2. It acknowledged that other providers may offer such alternative identifiers that Google doesn’t — for instance, Unified ID 2,0, but it still holds its stance. Google simply believes that universal IDs aren’t going to meet rapidly evolving regulatory requirements. Instead, Google places its bet on Privacy Sandbox and FLoCs.
“Our web products will be powered by privacy-preserving APIs which prevent individual tracking while still delivering results for advertisers and publishers.”
3. It also mentioned that Google’s ad platforms will continue to support targeted ads powered by first-party data.
“We will continue to support first-party relationships on our ad platforms for partners, in which they have direct connections with their own customers.”
That’s it. You can see a few more details that are just repeated from its last announcement. Now, what it means for the adtech and some of the noticeable comments from the experts.
Impact on Adtech and the Open Web
- Google will stop building and using user profiles (User IDs) within its ad products. When advertisers use AdX to buy ads on publisher sites like BuzzFeed, it’ll be based on FLoCs or first-party data — not any identifiers.
- Now when you use Google’s ad products, the default method of targeting is 3p cookies. That is, Google uses the cookies to target users and serve personalized ads. When the 3p cookies are gone, proposals in the Privacy Sandbox (think, FLoCs) will become the default way.
- Google will not block any DSPs from connecting to publishers via its ad server and will also allow publishers to use first-party data to target individual users.
- Alternative identifiers like UID 2.0, LiveRamp’s Identity Link, etc. wouldn’t be affected. Google simply said that it doesn’t support any; Chrome didn’t say so.
- Google will still allow individual targeting on its own properties (Google Search, YouTube, etc.) for logged-in users. So, if you’re logged into Google and use multiple Google properties, behavior on one Google property can be used to personalize ads when you are on a different property. If you search for “MacBook pro accessories” on Search, then ads related to MacBook accessories can be shown while you’re on YouTube.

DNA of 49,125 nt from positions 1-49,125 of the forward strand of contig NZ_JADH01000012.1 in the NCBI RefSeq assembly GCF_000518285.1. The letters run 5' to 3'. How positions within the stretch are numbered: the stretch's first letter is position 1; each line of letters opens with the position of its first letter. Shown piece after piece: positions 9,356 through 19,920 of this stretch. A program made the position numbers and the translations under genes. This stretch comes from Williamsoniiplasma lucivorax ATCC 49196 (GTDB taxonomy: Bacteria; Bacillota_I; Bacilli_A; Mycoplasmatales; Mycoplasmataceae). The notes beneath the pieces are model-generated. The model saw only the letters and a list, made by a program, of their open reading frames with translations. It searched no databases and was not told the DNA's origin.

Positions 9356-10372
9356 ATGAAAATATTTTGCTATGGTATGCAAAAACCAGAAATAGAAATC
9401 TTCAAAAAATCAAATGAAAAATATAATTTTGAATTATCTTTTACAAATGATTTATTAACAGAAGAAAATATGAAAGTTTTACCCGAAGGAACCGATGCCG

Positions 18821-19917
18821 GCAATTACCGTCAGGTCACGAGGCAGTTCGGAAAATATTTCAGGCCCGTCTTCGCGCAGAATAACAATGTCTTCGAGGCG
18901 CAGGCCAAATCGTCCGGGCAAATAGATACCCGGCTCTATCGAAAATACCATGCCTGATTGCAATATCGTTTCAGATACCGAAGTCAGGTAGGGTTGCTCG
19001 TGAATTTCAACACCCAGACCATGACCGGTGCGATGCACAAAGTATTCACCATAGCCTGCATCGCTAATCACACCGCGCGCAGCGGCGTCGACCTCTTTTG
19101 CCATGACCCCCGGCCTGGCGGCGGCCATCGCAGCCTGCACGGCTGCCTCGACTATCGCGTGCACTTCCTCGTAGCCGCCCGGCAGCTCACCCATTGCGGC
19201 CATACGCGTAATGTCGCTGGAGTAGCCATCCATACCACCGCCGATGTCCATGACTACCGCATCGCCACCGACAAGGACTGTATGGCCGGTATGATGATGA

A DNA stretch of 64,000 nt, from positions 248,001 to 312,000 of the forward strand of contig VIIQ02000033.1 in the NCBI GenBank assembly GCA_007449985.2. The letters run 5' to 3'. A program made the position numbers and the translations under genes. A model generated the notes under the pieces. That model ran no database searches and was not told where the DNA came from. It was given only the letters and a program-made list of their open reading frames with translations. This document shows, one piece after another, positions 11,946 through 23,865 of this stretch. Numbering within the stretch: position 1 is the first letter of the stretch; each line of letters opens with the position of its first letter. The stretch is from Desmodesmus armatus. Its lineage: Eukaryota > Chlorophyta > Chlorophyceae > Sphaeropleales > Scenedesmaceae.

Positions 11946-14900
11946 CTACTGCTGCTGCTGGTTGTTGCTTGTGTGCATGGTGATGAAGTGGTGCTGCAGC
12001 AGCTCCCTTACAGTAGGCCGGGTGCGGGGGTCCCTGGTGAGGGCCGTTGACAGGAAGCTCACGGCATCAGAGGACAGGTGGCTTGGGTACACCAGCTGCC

You can read more answers from Digiday’s piece here.
The most common reaction is confusion. Many were confused as the announcement talked about Google’s stance on alternative identifiers. If it was from Chrome, then it’s a real problem.
But now, things didn’t change much according to several veterans interviewed by AdExchanger. Some explicitly claim that it’s a net positive for the Open Web — noticeably, Jeff Green, CEO of The Trade Desk. While some aren’t so sure as they are still awaiting to see how FLoCs compare to alternative identifiers in terms of performance.
If Google convinces that FLoCs can reliably replace cookies, then Google didn’t lose anything here. That being said, no one believes it will — at least yet. Simply put, the future is likely to be the combination of FLoCs, alternative identifiers, and first-party audience segments (created by publishers using solutions like SharedID).
Want to receive the latest adtech updates every week, just sign up for our adtech weekly roundup.
New Publishing Strategies
Women’s Wear Daily
In an attempt to diversify its revenue, WWD is turning towards education. It has partnered with the Parsons School of Design and education platform Yellowbrick to create fashion-related online courses.
Fashion Business Essentials, one of the courses created by the partnership, has 15 hours of instruction and project time in five modules: “Entrepreneurship and the Fashion System,” “Managing Fashion Production,” “Fashion Branding,” “Marketing Strategies,” and “Retailing and Distribution.” The course will award a Completion Certificate from Parsons.
The crypto publisher has launched its own cryptocurrency. While doing the same may not be possible for every publisher, what’s noteworthy is that Decrypt is incentivizing its users to read and interact with its content. It has devised a wallet that stores the small incentives (tokens) that the user receives for engaging with the site, like reading (three tokens), reacting with an emoji (one token), or sharing (two tokens). The tokens are exchangeable for items like T-shirts, stickers, access to promotional events, or premium content, etc.
Revenue diversification is the new norm for publishers. You have to understand your strengths and your audience before venturing into a new area for diversification. WWD knows that its audience wants to learn, so it started online courses. Similarly, Decrypt knows that its users have wallets for cryptocurrency and they understand blockchain, so it started the token reward program.
Moments that Matter
A new identity challenge for marketers: Apple’s mobile ad ID becomes opt-in – eMarketer.
Publishers see success with podcasts created to deepen coronavirus crisis coverage – Digiday.
Xandr Integrates With Unified ID 2.0 And Outlines Its Identity Roadmap – AdExchanger.
Google says publishers don’t want collective bargaining – Digiday.